Typical values of the voltages (above ground potential) asserted to elements of the FIG. 7 array (implemented as shown in FIG. 8) are as follows: RESET=4.0 volts (during the reset step) and otherwise RESET=0 volts, VPIX=3.0 volts, VSFD=3.0 volts, ROW_SELECT=4.0 volts (during readout) and otherwise ROW_SELECT=0 volts, and the voltage asserted to the gate of each of sensor selection transistors 10, 12, 14, 16, 18, and 20 is 3.0 volts (to couple the relevant photodiode sensor cathode to the gate of transistor 24) and is otherwise 0 volts.

Simulations of the FIG. 9 array implemented as a “1-1-4” array (with each cell of four VCF sensor groups Sij having the structure shown in FIG. 7) have been performed. Also, simulations of FIG. 9 array implemented as “1-4-1” array (in which each cell of VCF sensor groups Sij is a cell of four VCF sensor groups including four distinct blue sensors, a single green sensor shared by all four VCF sensor groups, and four distinct red sensors below the green sensor) have been performed. The simulated images resulting from such simulations of 1-4-1 and 1-1-4 arrays (after simulated processing by a separated luma/chroma image data processing pipeline) are practically indistinguishable, with the darkest regions of images generated by the 1-4-1 array having just a slightly different noise character that the darkest regions of images generated by the 1-1-4 array.

Each 1-1-4 array that embodies the invention (e.g., the array of FIG. 9 with each cell of VCF sensor groups implemented as shown in FIG. 7 or 8) is preferably implemented with only two vertical contacts (e.g., plug contacts) per four sensor groups to its low layer sensors (e.g., the red and green sensors), in contrast with the minimum of five vertical contacts required per four sensor groups (one to the red layer and four to the green layer) to implement a 1-4-1 array. Reduction in the required number of vertical contacts is an important advantage of the inventive array which greatly simplifies layout of solid state implementations of the inventive array (e.g., implementations in which the array is a block of solid material including structures that have been formed on a semiconductor substrate). Each cell includes sensor selection switches (e.g., transistors formed on or at a top surface of the array) and allows layouts that are more compact (having higher fill factor) and more symmetrical than can be achieved with conventional arrays having the same number of VCF sensor groups.

In embodiments of the inventive array that include cells of VCF sensor groups (each cell including “S” sensor groups, where S is a small number, and S=4 when the array is implemented as a 1-1-4 array) in which each cell has a single “sense” node and sensor selection switches coupled between the cell's sensors and the sense node, noise results from capacitance on the photodiode side of each sensor selection switch because signal charge is incompletely shared with the sense node and the capacitance adds non-cancelable kTC noise. However, by sharing sensors at at least one low layer of each cell of VCF sensor groups (e.g., by implementing each cell with a shared green sensor and shared red sensor rather than “S” individual green sensors and “S” individual red sensors) and employing only one vertical contact between each shared sensor and the relevant sensor selection switch, it is much easier to implement the non-shared sensors of the top layer to have zero or nearly zero capacitance (e.g., to implement pinned, depleted photodiodes in the top layer to have nearly zero capacitance), thereby reducing the above-mentioned non-cancelable kTC noise to an acceptable level. It is expected that the inventive array can be implemented to provide a better signal-to-noise ratio in both luma and chroma than can conventional arrays of VCF sensor groups.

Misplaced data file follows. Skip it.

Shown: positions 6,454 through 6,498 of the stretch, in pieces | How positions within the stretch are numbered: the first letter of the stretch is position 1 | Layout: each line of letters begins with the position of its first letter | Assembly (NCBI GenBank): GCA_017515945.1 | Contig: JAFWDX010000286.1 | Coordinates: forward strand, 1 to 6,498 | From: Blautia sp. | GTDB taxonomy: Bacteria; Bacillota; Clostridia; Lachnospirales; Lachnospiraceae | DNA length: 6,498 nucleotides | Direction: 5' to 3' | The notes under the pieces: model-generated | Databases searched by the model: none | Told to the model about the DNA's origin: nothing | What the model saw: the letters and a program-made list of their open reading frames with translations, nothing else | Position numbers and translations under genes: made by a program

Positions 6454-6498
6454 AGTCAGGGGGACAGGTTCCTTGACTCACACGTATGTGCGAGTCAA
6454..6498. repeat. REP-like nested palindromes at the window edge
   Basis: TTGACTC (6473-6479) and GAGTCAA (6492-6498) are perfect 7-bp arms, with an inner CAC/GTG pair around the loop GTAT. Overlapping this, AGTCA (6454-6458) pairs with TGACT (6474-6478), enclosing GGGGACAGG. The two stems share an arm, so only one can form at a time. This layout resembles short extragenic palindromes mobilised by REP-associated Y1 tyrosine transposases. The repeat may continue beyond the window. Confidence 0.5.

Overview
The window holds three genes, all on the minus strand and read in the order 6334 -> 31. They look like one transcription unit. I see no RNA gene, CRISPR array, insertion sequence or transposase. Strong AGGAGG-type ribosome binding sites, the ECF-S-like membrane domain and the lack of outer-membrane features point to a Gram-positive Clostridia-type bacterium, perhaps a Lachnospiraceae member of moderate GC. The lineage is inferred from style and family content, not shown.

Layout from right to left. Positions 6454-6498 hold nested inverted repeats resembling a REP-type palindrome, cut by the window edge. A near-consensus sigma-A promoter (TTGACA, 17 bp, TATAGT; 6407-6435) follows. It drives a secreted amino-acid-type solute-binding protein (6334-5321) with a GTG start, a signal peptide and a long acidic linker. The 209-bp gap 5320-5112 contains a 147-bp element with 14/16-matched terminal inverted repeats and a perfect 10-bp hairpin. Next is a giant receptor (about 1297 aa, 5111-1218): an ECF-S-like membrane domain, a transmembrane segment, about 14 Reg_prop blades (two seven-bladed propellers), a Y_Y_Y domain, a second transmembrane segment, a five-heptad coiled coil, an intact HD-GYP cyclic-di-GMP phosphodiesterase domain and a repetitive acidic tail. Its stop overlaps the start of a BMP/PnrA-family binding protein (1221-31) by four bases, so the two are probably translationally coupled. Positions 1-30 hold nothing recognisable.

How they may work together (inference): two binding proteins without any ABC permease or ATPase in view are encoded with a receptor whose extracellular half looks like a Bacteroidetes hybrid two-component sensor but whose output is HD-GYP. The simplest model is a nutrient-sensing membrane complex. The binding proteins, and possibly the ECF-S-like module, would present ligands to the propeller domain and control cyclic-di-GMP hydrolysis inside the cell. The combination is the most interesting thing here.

It is also expected that color-shading (color shift with incident angle) can be improved by implementing arrays of VCF sensor groups in accordance with the invention, since it is easier to optically shield vertical contacts at the corners of sets (e.g., cells) of VCF sensor groups (where the sensor groups of each such set share sensors) than at other locations within each such set (and all or most of the required vertical contacts can be implemented in such corners). When five vertical contacts are needed per set of four VCF sensor groups of the inventive array, and the set of four sensor groups has only four corners, at least one vertical contact must be located at an edge (rather than a corner) of the set where it is somewhat harder to shield. In the latter case, when the edge-positioned vertical contact extends to a low layer (e.g., to a green or red sensor), photons that enter the array near the edge-positioned vertical contact and are absorbed at a fairly shallow depth (e.g., between the blue and green layers) are likely to be collected by the vertical contact, which changes the color sensitivity compared to photons absorbed away from the edge-positioned vertical contact.

While best modes for implementing the present invention and applications of the invention have been described herein, it will be apparent to those of ordinary skill in the art that many variations on the embodiments and applications described herein are possible without departing from the scope of the invention described and claimed herein. It should be understood that while certain forms of the invention have been shown and described, the invention is not to be limited to the specific embodiments described and shown or the specific methods described. Further, the claims that describe methods do not imply any specific order of steps unless explicitly described in the claim language.

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Classifications
U.S. Classification257/291, 257/E27.134, 257/440, 257/443, 257/E27.135
International ClassificationH01L31/00
Cooperative ClassificationH04N9/045, H01L27/14647, H01L27/14641
European ClassificationH01L27/146F2M, H04N9/04B